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- Euro dips on disappointing data release
- Germany heading for recession
- No signs of improvement on the horizon for German manufacturing
- ECB tipped to cut interest rates again
The Euro came under selling pressure at the start of a new week following the release of fresh data from the Eurozone's largest economy that suggested an ongoing slump could be worsening, and the prospect for a turnaround in fortunes remains elusive.
German Manufacturing PMI read at 41.4 in September, down on August's 43.5 and well below analyst expectations for a recovery to 41.4.
The PMI is a survey of activity amongst the economy's purchasing managers and is widely held to be the most timely and accurate insight into the condition of the economy's various sectors. A reading above 50 indicates expansion, a reading below 50 indicates contraction.
The German Services PMI read at 52.5, a decline on August's 54.8 and well below expectations for a reading of 54.3.
The Composite PMI - which takes into account all other PMI readings to give an overall assessment - read at 49.1, below the 51.7 economists had been expecting.
The services component of the German economy might therefore provide some support, but the deep slump in manufacturing suggests the economy could well record a recession. The economy shrank in the second quarter of 2019, and a subsequent quarter of contraction would mark a technical recession.
"Another month, another set of gloomy PMI figures for Germany, this time showing the headline Composite Output Index at its lowest since October 2012 and firmly in contraction territory," says Phil Smith, Principal Economist at IHS Markit. "The economy is limping towards the final quarter of the year and, on its current trajectory, might not see any growth before the end of 2019."
"These headlines are ugly, and more-or-less confirm that the German economy entered recession in Q2 and Q3. Uncertainty over global trade, and the tariff stand-off between China and the U.S., are now driving a deterioration in German manufacturing, which is as bad as during the 2008 crash," says Claus Vistesen, Chief Eurozone Economist at Pantheon Macroeconomics.
The Euro-to-Dollar exchange rate reacted to the news by falling, at the time of writing the pair is quoted at 1.0972, having been above the 1.10 mark ahead of the release.
"Under the current circumstances, a sustained appreciation of the Euro is virtually inconceivable. Without the German government's willingness to adequately support the economy, the currency tends to remain rather discouraged," says Marc-André Fongern, FX and Macro Strategist with MAF Global Forex.
The Euro-to-Pound exchange rate also suffered weakness, but the losses were more contained with the pair going from 0.8827 to 0.8813 following the release, before recovering back to pre-release levels.
This suggests to us the Pound is largely in control of this pair, and Brexit sentiment will likely be the main driver going forward.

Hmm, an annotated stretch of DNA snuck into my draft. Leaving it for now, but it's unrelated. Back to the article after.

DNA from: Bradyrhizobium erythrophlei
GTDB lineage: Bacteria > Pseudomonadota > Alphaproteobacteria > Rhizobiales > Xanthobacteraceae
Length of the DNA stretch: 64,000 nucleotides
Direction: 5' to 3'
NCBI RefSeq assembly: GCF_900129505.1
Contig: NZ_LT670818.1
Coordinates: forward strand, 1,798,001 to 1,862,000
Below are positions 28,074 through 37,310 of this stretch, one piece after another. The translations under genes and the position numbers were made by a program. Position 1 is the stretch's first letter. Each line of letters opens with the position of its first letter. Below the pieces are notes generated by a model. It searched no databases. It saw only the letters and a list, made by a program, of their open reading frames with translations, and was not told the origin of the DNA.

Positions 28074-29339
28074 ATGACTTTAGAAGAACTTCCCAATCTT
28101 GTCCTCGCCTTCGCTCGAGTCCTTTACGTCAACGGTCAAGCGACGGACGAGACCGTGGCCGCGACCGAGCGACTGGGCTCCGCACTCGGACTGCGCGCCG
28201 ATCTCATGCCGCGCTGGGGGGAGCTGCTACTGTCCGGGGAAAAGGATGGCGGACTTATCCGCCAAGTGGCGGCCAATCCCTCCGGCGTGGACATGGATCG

For Germany, the outlook remains troubling.
"The very low levels in manufacturing continued and failed to show any signs of a rebound. The level of new orders below 40 is indeed very worrying and does not even show signs of a rebound. Furthermore, the downward trend in the service sector continued as well and employment PMIs suggest that the so far strong labour market is facing more downward pressures," says Tuuli Koivu, economist at Nordea Bank.
For the Euro, much will depend on the response of the German government and European Central Bank to the slowdown.
"The weak data support our expectations that the ECB will have to ease monetary policy again in December. We expect another rate cut and an expansion of the asset purchase programme," says Koivu.
The ECB in September launched a fresh bid to defend the Eurozone from a global economic slowdown that's already put Germany on the doorstep of recession, and following speculation that U.S.China trade deal could be close.
The ECB cut its deposit rate, which is the rate it now charges (used to pay) banks that park money with it overnight, by 10 basis points to -0.50% in line with market expectations. This means the ECB effectively, but in a roundabout way, will pay governments and companies even more in return for them borrowing money from the market. Rates on 'main refinancing operations' and the 'marginal lending' facility were unchanged at 0% and 0.25% respectively.
The ECB also said it would buy €20bn of European corporate and government debt per month from November 01, without specifying an end date for the program.
A side-effect of expansionary monetary policy at the ECB is a lower-for-longer Euro as the increase in supply of Euros to the market keeps its effective value under pressure.
"EUR/USD traders are again staring into the interest rate gap and taking price away from the long-term daily trend resistance line, today at 1.1079. A widening of the 10-year bond yield gap between U.S. and Germany early Monday was tripping the EUR up from levels around 1.1025 and dropping EUR/USD below last week's 1.0990 range base," says Peter Stoneham, an options market analyst with Thomson Reuters.
"The carry environment will continue to lean on EUR/USD. The longer-term trend targets levels under 1.0900," says Stoneham.
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